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The awareness around women-led startups and female-focused investment funds seems to be on the increase.

Just last week, for example, Mercia Asset Management launched a support scheme to help women entrepreneurs finding it difficult to gain access to growth capital.

However those raising startup investment have a personal take on the landscape which may not tally with the story told to the media.

Eleanor Harry has just raised seed funding for HACE, which she founded in 2020 to tackle the worldwide problem of child labour in company supply chains. She describes the experience as the biggest challenge she has faced to date.

“Investment teams are predominantly men, especially traditional investment funds such as VC and CVC (corporate venture capital), so there always seems to be an implicit disadvantage and inbuilt bias against female founders,” she tells TechBlast.

“There are specific female-focused funds in the investment landscape, but they typically invest in smaller ticket sizes which can seem tokenistic if larger tickets are still being given to men, by men. 

“The investment rounds can feel like a minefield without women investors present in screening startups. I mostly tend to get questions about risk rather than opportunity, which I don’t see replicated for men-owned startups.”

Harry has worked to tackle child labour for over a decade across supply chains including cotton, fishing and ready-made garments. A contributor to international UN literature on child labour, she also sits on the UN’s UK Global Compact Child Labour Working Group.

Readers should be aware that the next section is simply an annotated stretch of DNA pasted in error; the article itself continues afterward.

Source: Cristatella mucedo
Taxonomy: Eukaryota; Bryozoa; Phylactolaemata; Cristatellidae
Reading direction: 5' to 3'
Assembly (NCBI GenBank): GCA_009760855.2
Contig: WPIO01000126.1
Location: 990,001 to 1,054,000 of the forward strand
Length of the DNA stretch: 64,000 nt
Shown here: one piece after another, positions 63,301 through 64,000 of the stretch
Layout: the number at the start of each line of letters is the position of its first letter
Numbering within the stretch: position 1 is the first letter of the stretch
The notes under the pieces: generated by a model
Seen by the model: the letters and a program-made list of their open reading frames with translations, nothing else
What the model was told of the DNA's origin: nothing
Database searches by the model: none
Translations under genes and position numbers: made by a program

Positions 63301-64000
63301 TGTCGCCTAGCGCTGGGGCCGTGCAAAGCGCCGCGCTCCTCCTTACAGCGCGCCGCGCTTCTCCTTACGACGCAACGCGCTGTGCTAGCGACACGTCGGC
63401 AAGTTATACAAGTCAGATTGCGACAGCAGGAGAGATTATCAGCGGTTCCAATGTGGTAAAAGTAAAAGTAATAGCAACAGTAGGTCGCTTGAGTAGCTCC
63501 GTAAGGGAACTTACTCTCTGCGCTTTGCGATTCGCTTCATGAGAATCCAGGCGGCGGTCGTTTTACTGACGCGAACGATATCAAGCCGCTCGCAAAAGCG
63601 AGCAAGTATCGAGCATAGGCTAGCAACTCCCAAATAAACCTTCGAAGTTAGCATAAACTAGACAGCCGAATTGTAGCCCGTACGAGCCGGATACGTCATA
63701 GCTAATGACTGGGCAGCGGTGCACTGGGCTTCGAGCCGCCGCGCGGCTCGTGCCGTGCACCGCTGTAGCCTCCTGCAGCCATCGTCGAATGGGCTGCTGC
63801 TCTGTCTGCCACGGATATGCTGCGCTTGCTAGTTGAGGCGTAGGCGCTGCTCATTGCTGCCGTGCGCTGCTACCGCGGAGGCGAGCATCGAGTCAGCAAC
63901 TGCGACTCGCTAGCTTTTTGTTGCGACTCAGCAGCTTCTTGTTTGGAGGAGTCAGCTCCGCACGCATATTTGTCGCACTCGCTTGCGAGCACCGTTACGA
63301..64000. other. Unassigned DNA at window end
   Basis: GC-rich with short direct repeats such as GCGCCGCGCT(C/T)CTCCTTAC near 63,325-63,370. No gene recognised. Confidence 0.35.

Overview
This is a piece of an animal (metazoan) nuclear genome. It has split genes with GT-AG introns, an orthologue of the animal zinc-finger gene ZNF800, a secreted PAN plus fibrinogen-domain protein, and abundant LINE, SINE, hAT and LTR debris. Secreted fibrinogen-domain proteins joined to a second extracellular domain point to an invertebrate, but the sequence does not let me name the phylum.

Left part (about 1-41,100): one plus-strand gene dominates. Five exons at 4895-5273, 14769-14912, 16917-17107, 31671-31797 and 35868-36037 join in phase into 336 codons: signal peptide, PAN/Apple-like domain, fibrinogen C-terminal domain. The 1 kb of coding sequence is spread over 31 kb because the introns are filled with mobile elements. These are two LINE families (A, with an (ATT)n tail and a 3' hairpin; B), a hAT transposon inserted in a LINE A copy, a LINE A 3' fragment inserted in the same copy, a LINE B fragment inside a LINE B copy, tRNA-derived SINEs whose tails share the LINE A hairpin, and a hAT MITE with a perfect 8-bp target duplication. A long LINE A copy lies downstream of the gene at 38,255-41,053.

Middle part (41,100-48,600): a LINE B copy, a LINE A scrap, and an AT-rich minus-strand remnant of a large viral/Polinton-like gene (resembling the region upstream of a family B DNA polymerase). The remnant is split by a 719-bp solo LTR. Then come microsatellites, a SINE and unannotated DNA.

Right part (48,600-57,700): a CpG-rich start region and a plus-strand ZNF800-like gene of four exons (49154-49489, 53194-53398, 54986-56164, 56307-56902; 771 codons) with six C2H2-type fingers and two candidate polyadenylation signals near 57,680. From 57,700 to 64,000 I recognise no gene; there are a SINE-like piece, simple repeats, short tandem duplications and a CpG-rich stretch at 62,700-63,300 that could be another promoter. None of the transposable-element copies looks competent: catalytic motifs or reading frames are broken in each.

She founded HACE: Data Changing Child Labour with the aim of empowering businesses to make timely and data-driven decisions to proactively tackle this disturbing problem. Child labour affects one in 10 children worldwide – an astonishing 160 million of them – yet she says companies and investors remain unconvinced of the urgent need to address the issue.

“Funds may not have a deep understanding of the ESG field,” she continues. “So being a female founder of an ESG startup, you are hit with a double-whammy scenario of investors exercising caution due to inbuilt bias in the investment landscape and investors not willing to invest in ‘risky’ areas such as ESG.”

Is the problem of child labour being taken seriously?


Designed for financial institutions, the startup’s Child Labour Index, powered by artificial intelligence, scores companies on three aspects: Public Perception, Company Disclosure and Risk.

Harry says that coming from a non-technical background meant she was “on an uphill battle to transfer my knowledge”. 

“I spent months studying, hiring volunteers to help, bringing on advisory teams, developing data pipelines,” she reflects. “I designed an entire methodology on how to standardise our approach that we still use today. 

“After a year of work, we had our first big breakthrough when we were named as the Top 5 Global SME working on anti-slavery efforts by Thomson Reuters Foundation.”

HACE: Data Changing Child Labour

HACE is currently working in Bonded Warehouse in central Manchester under Department’s Exchange Accelerator. It has benefited from the support of NatWest, Greater Manchester AI Foundry, Equal Experts, Innovate UK and various other Manchester-based organisations, says Harry. 

“We’re supported by both KPMG UK and KPMG Acceleris within our funding round which allows us access to invaluable resources, expertise and networks within Manchester and the North West,” she adds. 

HACE was recently featured in our sister publication TechBlast’s Manchester Startups 2.0 list. Harry highlights the work of female support networks in the city.

Manchester Startups 2.0

“While women in data and technology are still systemically underrepresented, the network of women in the sector that we have curated at HACE is extensive, much of which is based in Manchester and the surrounding areas,” she says. 

“However, this success is largely due to the tireless work of individuals advocating for women in their spare time – such as Fund Her North and Her+ Data – or organisations who have some extra budget, rather than something that has organically grown through the system. 

“This is especially obvious when you’re a woman trying to raise funding in the North – a task that is already statistically unlikely as a woman anywhere in the world.”

Successful exit planning for Northern tech entrepreneurs